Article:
The first few seasons are marked by a quirky setting; it exists outside of time with an anachronistic blend of technology and references. More recent seasons have been marked by a more modernized and consistent setting. The cast starts out fairly large, before it focuses in over time, as the core group and their interactions are the heart (and of course humor) of the show.

The strongest quality of the show, outside of its outrageous humor, is the outstanding consistency. There are a ton of standout, exceptional episodes, but no show can have every episode be a classic. While its seven (soon to be eight) season run inevitably has some episodes that are not memorable, there is not one that isn’t a quality endeavor. This chain has no weak links. Get started now catching up on Netflix, Season 8 is coming up in April.

The Americans

Starring Keri Russell, Matthew Rhys, and Noah Emmerich.

I’ve saved the best for last, because make no mistake, I think that “The Americans” is nothing less than the best show on television. That’s right. My frustration at the utter lack of buzz surrounding this show is palpable (My dad watches too but I’ve never heard anyone else mention it). While “The Americans” has started to gain some — deserved — critical acclaim, I see absolutely no hype for this among regular viewers. It’s a travesty.

Set in the 1980’s, “The Americans” follows a fake-married couple of fake Americans with a fake-real family.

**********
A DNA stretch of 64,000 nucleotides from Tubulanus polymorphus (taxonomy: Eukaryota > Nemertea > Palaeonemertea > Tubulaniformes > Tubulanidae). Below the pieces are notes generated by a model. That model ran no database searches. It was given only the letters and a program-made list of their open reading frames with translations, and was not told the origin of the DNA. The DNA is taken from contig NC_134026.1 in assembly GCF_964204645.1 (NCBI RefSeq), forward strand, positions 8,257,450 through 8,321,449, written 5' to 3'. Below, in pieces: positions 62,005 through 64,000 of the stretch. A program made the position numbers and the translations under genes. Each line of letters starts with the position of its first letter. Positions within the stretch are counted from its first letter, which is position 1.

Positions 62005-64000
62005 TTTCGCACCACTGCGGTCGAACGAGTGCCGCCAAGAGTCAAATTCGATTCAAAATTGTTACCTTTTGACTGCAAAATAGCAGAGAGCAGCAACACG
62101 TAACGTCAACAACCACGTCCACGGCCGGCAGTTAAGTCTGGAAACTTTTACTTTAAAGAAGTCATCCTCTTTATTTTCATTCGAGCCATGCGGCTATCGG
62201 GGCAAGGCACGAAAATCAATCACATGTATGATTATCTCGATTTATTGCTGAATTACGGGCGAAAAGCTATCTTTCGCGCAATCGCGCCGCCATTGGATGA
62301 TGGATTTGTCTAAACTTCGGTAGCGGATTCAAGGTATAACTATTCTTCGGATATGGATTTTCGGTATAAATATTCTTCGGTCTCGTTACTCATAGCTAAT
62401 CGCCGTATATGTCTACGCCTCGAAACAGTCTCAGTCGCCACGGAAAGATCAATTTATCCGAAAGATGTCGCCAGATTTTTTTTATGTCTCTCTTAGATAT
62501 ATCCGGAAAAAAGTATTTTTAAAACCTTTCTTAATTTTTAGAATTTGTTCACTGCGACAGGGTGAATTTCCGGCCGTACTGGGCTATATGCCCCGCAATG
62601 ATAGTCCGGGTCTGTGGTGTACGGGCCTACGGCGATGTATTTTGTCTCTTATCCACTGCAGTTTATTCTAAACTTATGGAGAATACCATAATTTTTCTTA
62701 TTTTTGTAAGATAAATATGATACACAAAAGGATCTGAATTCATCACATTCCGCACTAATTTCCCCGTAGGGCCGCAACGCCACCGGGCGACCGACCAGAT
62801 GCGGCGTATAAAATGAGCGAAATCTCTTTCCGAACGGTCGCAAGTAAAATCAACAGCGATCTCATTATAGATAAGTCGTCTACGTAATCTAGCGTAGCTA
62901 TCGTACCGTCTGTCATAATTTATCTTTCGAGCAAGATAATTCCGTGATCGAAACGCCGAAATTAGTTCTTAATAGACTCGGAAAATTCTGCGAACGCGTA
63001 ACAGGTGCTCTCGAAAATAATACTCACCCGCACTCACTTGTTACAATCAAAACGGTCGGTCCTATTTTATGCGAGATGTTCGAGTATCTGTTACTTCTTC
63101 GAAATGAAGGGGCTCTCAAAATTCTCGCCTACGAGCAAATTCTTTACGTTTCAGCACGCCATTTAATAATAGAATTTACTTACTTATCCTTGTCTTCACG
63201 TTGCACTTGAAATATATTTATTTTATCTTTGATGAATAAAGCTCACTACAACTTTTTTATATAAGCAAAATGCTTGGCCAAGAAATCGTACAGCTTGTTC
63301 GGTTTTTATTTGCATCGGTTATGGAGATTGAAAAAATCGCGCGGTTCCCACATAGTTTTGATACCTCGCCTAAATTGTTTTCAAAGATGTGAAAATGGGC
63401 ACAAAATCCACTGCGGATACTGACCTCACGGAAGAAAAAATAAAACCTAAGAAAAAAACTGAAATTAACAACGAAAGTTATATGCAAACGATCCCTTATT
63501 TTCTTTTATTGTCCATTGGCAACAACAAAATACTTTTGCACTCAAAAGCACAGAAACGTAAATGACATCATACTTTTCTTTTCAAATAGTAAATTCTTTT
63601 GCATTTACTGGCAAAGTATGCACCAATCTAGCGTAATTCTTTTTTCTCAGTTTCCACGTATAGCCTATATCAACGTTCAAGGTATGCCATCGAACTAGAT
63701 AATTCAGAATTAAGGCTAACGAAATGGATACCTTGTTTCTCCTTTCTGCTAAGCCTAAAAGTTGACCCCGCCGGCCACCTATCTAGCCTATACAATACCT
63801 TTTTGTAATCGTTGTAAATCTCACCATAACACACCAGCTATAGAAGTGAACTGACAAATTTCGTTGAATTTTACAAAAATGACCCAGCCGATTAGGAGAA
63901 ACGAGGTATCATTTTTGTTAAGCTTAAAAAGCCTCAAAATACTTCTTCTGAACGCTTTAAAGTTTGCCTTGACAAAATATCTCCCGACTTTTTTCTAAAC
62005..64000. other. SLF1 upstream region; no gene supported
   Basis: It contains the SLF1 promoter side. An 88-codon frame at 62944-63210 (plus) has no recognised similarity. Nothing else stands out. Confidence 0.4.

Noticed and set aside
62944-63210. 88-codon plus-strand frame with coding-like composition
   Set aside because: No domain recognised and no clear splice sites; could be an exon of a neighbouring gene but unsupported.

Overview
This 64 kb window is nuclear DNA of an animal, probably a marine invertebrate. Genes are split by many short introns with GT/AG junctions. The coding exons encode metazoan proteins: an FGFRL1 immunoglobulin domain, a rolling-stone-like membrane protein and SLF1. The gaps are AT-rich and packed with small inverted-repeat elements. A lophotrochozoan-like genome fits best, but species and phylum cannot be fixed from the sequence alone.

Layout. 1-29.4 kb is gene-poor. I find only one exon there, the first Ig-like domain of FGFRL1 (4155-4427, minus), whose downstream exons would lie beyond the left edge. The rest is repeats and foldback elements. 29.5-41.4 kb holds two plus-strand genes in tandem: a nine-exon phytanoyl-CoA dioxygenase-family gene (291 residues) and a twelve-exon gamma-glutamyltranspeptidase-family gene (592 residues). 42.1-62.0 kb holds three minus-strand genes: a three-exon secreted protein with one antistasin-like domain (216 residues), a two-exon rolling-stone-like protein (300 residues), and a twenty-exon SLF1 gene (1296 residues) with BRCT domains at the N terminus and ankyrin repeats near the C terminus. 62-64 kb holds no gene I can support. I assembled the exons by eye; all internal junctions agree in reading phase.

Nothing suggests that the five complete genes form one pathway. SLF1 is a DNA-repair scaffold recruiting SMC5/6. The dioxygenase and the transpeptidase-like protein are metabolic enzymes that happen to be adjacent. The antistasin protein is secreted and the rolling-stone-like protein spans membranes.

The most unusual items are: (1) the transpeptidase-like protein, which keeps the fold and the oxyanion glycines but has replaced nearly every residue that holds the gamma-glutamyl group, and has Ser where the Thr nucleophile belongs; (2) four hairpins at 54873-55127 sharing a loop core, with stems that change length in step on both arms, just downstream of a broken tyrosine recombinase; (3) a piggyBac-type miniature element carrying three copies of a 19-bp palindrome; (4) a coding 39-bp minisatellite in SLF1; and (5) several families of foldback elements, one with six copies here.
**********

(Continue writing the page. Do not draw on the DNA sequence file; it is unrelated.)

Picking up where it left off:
Ok that was confusing let’s try again. “The Americans” follows an elite couple of Soviet spies, that got fake married, have fake American identities and histories that hold up to real examination, with a real business, and real kids, who know nothing of the double lives they lead. If you’re like me, too young to remember the Cold War, this window into the American-Russian dynamic during the Reagan administration is fascinating.

The main story follows the spies, Elizabeth and Philip, as their missions escalate to higher and higher stakes, mirroring the increased desperation of the USSR at that time. How they balance the danger of their mission, the maturation of their children, the increasing paranoia in the American government, and the close presence of their neighbor Stan, who is an FBI agent (I know, just a little contrived but it’s about the only flaw in the show), lend to a tense viewing experience. With no shortage of action and active suspense, the strength of the show is in the slow burn nature of its drama, as well as the humanity of these 3 conflicted leads.

This is by far the most serious show on the list (“Billions” is a serious drama but has plenty of humor within). The life or death struggle the leads contend with on a weekly basis is grim, and while events show we should root against the Russians, it’s not so cut and dry when you watch these people fighting for what they believe in and what they treasure.

Season 5 kicked off in early March, and I’m riveted as always.

#Television #TV #Comedy

2 views0 comments

Recent Posts

See All

I didn't know what to make of WandaVision when it was announced. I mean, really, just the title was tough to get on board with, but consider the two somewhat underdeveloped characters whose romance wa